When I first started this blog, I had all of these same doubts, questions, and the knowledge that I might not be able to hack it.
I didn't want to admit that, though.
When I first began discussing lefty topics with fellow LDS on Facebook, I did so to feel a sense of community. The good people there gave me strength. I thought maybe I could do this, that who I am doesn't have to contradict the Church, that maybe I was wrong concerning everything and could be a middle-roader without sacrifice.
Numerous faithful, liberal members of the Church fight valiantly against sweeping generalizations that one cannot be a liberal Mormon and yet a good Mormon. Some succeed better than others. It's a hard fight to be made in a Church which seems to pride itself on being rooted in "family values," in being "pro-life" etc. and can't see past their ideological noses. Funny, really, because the Church is technically pro-choice and is based on as many liberal ideals as conservative. But whatever. Nobody wants to see that.
When I first began this blog, a girl from my stake came by to discover I support Obama, I am Pro-Choice, and I thought Prop 8 was a load of crap. She said something to the effect of "Except Obama, everything you just said goes against the Church!" These are basic stances many liberal members have and must contend with, along with a very real questioning of our faith and worthiness. This is the reason many choose to remain in the closet. I daresay this is why so many of us became so aggressive when it came to Prop 8. In our own way, we know what it's like to be shoved into a closet.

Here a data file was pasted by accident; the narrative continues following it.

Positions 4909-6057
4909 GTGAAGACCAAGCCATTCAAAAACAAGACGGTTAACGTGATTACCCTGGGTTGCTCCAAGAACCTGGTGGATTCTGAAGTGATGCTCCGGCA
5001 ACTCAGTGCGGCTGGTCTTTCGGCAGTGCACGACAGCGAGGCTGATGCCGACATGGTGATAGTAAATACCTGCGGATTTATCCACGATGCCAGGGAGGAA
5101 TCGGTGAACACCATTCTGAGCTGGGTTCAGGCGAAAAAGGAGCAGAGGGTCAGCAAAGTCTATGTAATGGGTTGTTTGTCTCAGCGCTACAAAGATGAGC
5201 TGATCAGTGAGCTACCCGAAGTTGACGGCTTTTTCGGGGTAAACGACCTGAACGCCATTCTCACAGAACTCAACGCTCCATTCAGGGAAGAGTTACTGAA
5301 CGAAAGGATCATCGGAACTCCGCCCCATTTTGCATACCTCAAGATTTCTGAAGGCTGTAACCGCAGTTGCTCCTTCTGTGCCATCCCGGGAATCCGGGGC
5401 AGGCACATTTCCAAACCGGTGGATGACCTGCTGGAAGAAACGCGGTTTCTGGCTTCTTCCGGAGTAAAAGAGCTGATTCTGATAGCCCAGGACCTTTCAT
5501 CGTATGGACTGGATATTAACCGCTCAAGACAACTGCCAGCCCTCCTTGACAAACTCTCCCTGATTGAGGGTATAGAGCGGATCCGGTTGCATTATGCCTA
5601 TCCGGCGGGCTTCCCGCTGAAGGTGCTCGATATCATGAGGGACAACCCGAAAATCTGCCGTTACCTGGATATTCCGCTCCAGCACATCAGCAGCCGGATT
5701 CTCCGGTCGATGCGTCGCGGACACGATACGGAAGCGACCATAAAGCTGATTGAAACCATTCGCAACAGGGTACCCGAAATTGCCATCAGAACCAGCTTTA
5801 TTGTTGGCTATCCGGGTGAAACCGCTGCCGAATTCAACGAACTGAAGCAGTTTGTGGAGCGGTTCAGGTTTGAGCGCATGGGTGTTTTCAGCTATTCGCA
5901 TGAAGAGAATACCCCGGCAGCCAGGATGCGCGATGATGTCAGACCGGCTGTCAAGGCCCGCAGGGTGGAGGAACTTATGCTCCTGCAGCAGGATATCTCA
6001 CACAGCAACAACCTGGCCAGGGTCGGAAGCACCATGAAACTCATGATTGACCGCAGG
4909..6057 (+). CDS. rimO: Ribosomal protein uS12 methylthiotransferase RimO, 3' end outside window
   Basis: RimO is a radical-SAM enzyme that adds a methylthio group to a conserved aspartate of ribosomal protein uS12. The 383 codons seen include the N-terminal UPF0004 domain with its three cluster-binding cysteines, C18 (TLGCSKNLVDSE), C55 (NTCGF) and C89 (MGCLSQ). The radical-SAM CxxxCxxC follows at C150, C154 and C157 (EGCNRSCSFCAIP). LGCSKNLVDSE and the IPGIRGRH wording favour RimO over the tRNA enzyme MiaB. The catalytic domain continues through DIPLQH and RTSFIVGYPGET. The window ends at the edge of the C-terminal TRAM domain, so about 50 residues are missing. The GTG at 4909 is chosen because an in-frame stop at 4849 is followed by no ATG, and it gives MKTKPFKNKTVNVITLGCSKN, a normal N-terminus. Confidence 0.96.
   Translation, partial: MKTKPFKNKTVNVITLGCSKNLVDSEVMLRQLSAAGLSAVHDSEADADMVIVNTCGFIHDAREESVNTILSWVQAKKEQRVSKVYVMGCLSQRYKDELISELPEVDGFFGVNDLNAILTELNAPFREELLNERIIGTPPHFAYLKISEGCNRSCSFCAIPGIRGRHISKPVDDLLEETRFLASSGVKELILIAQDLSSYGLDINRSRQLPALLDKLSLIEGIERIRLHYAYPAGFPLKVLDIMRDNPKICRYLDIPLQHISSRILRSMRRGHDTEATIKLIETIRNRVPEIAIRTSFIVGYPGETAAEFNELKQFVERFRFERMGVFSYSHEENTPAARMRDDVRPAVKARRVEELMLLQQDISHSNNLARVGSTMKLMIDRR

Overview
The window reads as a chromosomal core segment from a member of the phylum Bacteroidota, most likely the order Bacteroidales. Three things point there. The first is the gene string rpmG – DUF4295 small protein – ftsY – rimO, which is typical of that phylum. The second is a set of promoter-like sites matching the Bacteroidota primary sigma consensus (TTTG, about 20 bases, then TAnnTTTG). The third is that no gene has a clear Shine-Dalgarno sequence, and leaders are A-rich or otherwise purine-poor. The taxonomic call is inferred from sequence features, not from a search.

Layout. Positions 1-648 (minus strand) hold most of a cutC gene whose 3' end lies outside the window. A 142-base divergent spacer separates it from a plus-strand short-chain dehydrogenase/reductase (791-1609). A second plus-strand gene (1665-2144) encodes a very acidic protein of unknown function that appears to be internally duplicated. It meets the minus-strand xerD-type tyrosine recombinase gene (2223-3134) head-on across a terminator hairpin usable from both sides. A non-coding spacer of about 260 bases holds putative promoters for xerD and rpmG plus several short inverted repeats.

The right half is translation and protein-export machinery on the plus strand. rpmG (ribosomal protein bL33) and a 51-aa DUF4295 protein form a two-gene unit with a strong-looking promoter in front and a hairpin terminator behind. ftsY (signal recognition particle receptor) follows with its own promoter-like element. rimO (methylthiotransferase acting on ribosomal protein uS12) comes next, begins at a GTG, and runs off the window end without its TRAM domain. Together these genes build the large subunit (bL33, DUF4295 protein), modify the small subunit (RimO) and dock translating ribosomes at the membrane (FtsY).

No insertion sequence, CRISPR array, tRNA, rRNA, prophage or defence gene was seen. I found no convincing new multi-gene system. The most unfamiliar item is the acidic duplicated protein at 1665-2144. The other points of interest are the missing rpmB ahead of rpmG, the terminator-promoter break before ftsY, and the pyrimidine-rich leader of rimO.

Over time, though, I weakened. My doubts raised to a piercing scream I couldn't ignore anymore. Knowing that my bishop could find this blog and call me in for expressing my opinion and discipline really rubbed my fur the wrong way. It's happened to too many others. Good members everywhere have walked into their bishop's offices where they were asked to shut down their blog. One commenter at The Faithful Dissident's recent post says his bishop told him he wouldn't sign his temple recommend based on his blog. He shut it down. Call me prideful, but there's something seriously wrong with that. I don't think I could shut mine down. Not in good conscience.
Freedom of expression, shut down. There's a reason so many abhor censorship - it brings to mind far too many things I'd learned in school, so much history we'd rather never happened. We live in America where we are supposed to be free to express our own beliefs. Without America, we would have no Church of Jesus Christ of Latter-day Saints. I should be able to say I respectfully disagree and why without fear of rebuke. I should be able to discuss why I think marrying gay couples won't be the end of society as we know it and encourage people to reconsider their vote.
But, one might say, if you don't believe, why are you here?
This is my eternal soul, that's why. For so long I fought against the cultural crap - I could sweat the culture. I could rally against and scream about it all I wanted. There are some things about LDS culture I really love but most of it just sucks. But this is my church, I've been grafted to it. This deals with my eternal soul. I believed in enough for it to matter.
I didn't want to be this stereotypical liberal Mormon girl on the precipice of apostasy. I wanted to be an activist of sorts, change minds. I've never wanted to be an activist for anything until this past year. I wanted to be an example, so the first time I expressed serious doubt with the Church. I thought great, so much for being an example. But I couldn't keep pretending. That wasn't fair.